NewsLEX 18 In-Depth


Decline in vaccine trust worries experts

Posted at 6:20 PM, Sep 20, 2021

LEXINGTON, ky. (LEX 18) — Since the first COVID-19 vaccine doses arrived in Kentucky ten months ago, Kentuckians have been consistently encouraged to get vaccinated. Many Kentuckians have done just that. However, since the vaccine became available, some people have revealed hesitancy to get the shot.

Although, that hesitancy has decreased, according to the Vaccines in Kentucky Poll. The poll was commissioned by the Foundation for a Healthy Kentucky and it shows that COVID-19 vaccine hesitancy throughout the state has decreased with about three-fourths of Kentuckians having already reportedly received a vaccine.

In February, about 29% of individuals polled said they did not plan on getting a vaccine. However, according to Ben Chandler, the president of the Foundation for a Healthy Kentucky, that number now sits at 20%.

But it's not all good news. Chandler says a decrease in public trust in vaccinations, in general, is causing a burgeoning public health crisis.

“Here in Kentucky, we are at risk of unraveling 50 years of vaccine policy that has protected us from devastating infectious disease with life-long effects,” Chandler said. “Even a small decline in the number of parents who decide to get their children vaccinated for diseases such as measles, mumps, polio or chickenpox puts us at risk of a potential outbreak.”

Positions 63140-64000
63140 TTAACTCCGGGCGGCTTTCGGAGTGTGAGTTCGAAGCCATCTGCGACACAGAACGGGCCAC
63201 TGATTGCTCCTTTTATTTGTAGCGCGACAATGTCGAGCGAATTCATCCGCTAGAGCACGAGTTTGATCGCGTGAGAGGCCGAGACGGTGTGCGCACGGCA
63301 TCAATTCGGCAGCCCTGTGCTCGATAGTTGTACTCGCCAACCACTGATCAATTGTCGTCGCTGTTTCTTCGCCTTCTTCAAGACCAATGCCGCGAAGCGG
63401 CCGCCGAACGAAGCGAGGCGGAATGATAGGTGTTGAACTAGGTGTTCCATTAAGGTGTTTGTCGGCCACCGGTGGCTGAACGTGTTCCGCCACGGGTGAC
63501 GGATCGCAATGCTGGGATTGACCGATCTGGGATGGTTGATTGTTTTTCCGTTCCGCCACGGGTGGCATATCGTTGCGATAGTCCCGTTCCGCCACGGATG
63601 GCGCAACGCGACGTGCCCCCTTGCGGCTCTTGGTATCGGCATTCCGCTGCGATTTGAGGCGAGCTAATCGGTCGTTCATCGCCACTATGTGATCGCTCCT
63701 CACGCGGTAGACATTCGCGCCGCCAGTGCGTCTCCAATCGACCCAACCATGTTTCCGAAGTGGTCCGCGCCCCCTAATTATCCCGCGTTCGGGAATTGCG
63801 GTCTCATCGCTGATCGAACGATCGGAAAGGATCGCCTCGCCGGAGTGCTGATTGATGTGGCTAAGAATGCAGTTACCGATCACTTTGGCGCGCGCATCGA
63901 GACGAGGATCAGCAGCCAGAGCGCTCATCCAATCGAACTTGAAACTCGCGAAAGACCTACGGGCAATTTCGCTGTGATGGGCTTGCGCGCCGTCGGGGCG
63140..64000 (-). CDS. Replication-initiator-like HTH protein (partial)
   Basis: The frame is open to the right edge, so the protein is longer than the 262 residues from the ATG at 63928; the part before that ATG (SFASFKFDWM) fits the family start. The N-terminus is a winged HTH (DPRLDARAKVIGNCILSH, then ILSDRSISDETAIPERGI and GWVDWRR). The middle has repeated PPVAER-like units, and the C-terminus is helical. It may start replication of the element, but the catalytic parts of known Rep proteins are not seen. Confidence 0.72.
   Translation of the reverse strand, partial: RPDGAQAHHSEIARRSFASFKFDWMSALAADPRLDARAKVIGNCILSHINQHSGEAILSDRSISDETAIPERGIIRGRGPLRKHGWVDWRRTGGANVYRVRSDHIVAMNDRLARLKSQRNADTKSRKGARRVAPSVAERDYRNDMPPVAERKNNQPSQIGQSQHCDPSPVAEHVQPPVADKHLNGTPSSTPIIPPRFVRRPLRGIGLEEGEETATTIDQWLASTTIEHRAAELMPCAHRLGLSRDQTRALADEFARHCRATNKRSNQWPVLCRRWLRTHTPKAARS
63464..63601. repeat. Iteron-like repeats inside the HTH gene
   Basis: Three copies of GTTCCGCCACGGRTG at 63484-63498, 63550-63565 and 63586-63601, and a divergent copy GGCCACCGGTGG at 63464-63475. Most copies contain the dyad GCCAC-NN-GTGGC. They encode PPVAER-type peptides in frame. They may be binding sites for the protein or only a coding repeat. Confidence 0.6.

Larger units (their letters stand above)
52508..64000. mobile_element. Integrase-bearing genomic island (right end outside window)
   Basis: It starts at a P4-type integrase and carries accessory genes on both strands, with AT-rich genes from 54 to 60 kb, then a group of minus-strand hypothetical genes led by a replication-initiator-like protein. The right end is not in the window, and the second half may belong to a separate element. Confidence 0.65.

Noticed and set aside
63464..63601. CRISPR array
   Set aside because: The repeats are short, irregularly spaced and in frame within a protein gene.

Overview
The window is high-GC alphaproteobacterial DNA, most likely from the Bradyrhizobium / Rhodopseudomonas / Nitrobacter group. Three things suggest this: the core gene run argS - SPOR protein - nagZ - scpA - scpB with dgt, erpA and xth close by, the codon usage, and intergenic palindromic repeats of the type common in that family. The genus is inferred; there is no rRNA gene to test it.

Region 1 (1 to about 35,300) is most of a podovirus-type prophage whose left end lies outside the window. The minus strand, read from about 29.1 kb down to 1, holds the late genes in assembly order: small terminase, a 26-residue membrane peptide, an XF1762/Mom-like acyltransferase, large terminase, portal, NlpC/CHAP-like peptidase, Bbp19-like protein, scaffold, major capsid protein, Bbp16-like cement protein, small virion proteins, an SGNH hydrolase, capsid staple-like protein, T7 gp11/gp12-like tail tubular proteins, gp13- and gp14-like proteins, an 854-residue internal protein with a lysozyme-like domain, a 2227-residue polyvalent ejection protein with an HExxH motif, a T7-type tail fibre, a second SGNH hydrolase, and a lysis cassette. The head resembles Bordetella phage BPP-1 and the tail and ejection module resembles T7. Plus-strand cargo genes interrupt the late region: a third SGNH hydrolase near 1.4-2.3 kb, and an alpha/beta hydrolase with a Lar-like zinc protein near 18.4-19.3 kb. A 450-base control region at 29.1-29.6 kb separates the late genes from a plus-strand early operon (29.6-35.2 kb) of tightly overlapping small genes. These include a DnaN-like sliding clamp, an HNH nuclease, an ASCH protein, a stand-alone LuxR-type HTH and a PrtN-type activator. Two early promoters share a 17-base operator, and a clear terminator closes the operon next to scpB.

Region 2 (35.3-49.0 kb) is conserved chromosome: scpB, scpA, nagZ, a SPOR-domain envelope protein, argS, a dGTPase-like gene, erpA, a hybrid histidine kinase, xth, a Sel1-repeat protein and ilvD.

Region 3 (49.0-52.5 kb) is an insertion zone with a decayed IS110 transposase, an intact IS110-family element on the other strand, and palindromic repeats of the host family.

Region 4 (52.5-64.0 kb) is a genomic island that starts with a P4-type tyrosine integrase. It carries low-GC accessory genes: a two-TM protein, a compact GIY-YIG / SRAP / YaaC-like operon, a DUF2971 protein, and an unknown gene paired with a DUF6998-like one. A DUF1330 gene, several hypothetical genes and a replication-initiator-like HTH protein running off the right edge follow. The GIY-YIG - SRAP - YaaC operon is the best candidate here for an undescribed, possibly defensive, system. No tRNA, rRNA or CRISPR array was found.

The poll found that three in five Kentuckians think all children should be required to be vaccinated. However, that drops to 50% among adults who live with children in their households.

"Think about the measles outbreaks a few years ago," said Chandler. "In Seattle, Portland, Kansas City, and Austin, Texas - all the result of parents who chose not to vaccinate their children against these highly infectious diseases."

The poll found that 92% of people who received the COVID-19 vaccine were somewhat or very comfortable with their children receiving recommended vaccines, while only 73% of those who did not receive the COVID-19 vaccine were comfortable with their children receiving recommended vaccines.

What's causing this issue? The same issue that contributes to COVID-19 vaccine hesitancy.

"Much of it comes down to misinformation, mistrust, and just simply not seeing the whole picture," said Chandler.

The poll was conducted August 4 – September 4, 2021, by the Institute for Policy Research at the University of Cincinnati. More than 500 adults from throughout Kentucky were polled by telephone. The poll includes a +/- 4.3 percent margin of error.